“We are encouraged by those numbers but let’s not forget … those who we have lost,” Sununu said.

For the families who are suffering that loss, “our heart definitely goes out to them.”

And he said that “some of our toughest days are really ahead of us.”

Shibinette said there have been other cases of COVID-19 in other long-term health facilities in the state but they did not constitute an “outbreak” and if they did, the state would publicly identify and report them.

State and local health departments are working to isolate cases in such centers where the elderly are considered the most vulnerable to serious complications and death from the virus, she said.

Sununu also addressed some legislators’ concerns that he is creating a new office to expedite federal moneys which some say is circumventing the checks and balances of state government, particularly as it relates to the legislative fiscal committee.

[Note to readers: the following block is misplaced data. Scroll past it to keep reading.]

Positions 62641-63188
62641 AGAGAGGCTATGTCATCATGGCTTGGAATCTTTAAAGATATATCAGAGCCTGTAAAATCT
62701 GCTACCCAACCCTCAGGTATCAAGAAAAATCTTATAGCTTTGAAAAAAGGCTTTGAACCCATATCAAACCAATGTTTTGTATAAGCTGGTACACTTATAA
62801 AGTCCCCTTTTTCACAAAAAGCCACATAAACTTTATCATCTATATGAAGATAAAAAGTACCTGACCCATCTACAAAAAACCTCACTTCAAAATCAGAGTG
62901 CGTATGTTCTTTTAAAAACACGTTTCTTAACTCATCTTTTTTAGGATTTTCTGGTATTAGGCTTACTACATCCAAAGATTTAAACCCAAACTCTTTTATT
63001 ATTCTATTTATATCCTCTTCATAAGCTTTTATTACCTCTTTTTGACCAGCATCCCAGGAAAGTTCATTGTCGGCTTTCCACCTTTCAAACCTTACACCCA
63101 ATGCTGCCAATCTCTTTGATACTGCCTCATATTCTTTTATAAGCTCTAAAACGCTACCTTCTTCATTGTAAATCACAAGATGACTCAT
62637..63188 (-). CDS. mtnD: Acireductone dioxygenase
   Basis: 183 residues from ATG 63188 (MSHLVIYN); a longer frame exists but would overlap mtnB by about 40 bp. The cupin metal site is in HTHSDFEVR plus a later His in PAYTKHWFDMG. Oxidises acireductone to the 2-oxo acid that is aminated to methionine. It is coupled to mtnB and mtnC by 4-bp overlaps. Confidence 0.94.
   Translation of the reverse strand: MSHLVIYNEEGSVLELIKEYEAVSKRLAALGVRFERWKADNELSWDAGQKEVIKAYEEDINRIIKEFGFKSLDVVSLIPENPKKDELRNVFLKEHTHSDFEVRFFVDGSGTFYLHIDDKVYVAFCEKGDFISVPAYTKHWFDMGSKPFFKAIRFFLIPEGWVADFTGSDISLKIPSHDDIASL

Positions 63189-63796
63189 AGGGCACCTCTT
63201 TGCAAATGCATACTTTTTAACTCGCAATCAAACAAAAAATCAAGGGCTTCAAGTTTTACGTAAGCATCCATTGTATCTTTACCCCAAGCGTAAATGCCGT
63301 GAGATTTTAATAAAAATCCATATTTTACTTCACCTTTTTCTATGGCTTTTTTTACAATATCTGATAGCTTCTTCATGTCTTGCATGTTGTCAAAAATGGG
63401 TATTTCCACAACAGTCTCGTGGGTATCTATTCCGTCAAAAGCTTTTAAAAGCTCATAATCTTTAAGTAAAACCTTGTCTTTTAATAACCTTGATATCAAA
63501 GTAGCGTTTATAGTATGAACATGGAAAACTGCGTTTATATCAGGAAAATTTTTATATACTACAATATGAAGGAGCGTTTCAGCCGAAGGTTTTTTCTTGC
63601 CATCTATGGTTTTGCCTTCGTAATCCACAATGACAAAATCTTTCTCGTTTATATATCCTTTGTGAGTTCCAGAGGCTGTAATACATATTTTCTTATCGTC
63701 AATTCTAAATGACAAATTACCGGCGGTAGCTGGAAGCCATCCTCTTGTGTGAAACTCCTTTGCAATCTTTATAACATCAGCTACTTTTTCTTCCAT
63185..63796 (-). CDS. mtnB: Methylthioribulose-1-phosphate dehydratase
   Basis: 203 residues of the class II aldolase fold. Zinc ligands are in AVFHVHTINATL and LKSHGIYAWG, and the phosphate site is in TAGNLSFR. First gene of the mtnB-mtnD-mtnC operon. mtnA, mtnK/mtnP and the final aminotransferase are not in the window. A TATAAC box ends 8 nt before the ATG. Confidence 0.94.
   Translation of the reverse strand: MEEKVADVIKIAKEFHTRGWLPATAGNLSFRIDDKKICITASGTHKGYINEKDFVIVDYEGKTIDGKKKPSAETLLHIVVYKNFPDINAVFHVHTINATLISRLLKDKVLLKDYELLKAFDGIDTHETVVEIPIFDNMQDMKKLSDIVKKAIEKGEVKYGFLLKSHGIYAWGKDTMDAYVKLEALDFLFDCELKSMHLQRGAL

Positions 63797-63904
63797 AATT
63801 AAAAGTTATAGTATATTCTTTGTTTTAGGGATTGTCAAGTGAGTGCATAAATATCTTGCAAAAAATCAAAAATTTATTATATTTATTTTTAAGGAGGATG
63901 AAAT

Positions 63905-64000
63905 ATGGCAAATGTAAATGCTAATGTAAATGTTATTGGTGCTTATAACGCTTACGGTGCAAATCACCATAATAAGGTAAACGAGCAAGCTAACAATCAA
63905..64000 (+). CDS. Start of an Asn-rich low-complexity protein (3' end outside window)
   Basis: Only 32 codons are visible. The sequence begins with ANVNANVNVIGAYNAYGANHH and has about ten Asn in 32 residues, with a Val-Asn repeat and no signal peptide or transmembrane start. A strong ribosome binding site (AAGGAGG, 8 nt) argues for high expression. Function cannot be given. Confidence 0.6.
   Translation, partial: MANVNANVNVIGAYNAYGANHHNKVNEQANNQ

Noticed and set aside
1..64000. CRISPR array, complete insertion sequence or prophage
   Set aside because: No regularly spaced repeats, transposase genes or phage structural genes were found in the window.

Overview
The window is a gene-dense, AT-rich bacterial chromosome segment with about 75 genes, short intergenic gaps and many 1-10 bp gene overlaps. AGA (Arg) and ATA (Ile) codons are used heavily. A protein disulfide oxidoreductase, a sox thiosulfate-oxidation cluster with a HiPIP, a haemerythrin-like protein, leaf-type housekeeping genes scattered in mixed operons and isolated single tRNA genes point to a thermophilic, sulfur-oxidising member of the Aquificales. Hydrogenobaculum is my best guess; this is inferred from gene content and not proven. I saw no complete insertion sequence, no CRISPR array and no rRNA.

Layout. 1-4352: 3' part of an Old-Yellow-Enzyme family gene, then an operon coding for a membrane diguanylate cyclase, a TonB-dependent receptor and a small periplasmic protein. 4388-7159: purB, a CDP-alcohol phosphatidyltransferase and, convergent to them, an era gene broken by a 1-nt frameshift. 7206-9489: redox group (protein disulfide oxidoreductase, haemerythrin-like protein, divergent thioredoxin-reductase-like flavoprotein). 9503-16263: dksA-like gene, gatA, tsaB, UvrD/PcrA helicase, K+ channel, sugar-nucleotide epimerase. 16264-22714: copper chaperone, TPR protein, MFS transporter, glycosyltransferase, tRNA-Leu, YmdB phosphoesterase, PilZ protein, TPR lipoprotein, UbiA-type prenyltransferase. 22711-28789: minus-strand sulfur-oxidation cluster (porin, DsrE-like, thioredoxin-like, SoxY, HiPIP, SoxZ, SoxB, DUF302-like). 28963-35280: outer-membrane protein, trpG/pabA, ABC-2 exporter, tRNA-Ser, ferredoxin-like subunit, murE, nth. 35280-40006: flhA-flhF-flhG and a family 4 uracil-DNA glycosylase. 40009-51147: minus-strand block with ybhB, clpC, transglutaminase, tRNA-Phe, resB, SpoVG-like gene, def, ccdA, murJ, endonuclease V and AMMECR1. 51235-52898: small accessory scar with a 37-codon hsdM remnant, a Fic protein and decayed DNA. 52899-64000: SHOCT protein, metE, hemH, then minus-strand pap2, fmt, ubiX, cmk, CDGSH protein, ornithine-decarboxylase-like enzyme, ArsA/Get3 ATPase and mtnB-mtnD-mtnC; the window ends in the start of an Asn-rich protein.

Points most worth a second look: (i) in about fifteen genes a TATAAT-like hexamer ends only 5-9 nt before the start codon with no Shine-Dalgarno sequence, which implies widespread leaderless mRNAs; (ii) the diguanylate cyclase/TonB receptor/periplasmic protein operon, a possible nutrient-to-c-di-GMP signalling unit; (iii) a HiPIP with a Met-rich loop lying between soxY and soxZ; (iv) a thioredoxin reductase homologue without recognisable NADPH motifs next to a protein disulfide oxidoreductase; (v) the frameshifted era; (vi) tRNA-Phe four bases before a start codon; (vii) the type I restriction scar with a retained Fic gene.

On April 7, Sununu announced the establishment of the Governor’s Office for Emergency Relief and Recovery (GOFERR). He said it would be similar to Gov. John Lynch’s New Hampshire Office of Economic Stimulus in 2009.

“Unlike the 2009 stimulus investment process that used the budget to ensure legislative input, the urgency and timing of this crisis does not allow for that course of action,” Sununu said. “We are creating a bipartisan Legislative Advisory Board within GOFERR to ensure transparency and input to the process. It is important that this process has as much accountability, transparency, and integrity as possible, and I look forward to having legislative leadership advise this critically important office.”

GOFERR will be charged with the investment and oversight of COVID-19 relief and stimulus funds provided to New Hampshire by the federal government. The office will manage the accounting, auditing, legal, and IT requirements surrounding these investments and will ensure transparency and accountability metrics to the citizens of New Hampshire for all relief and stimulus efforts.

He said the reason he is creating this office is simply about speed. “The legislature doesn’t move with such immediacy,” Sununu said.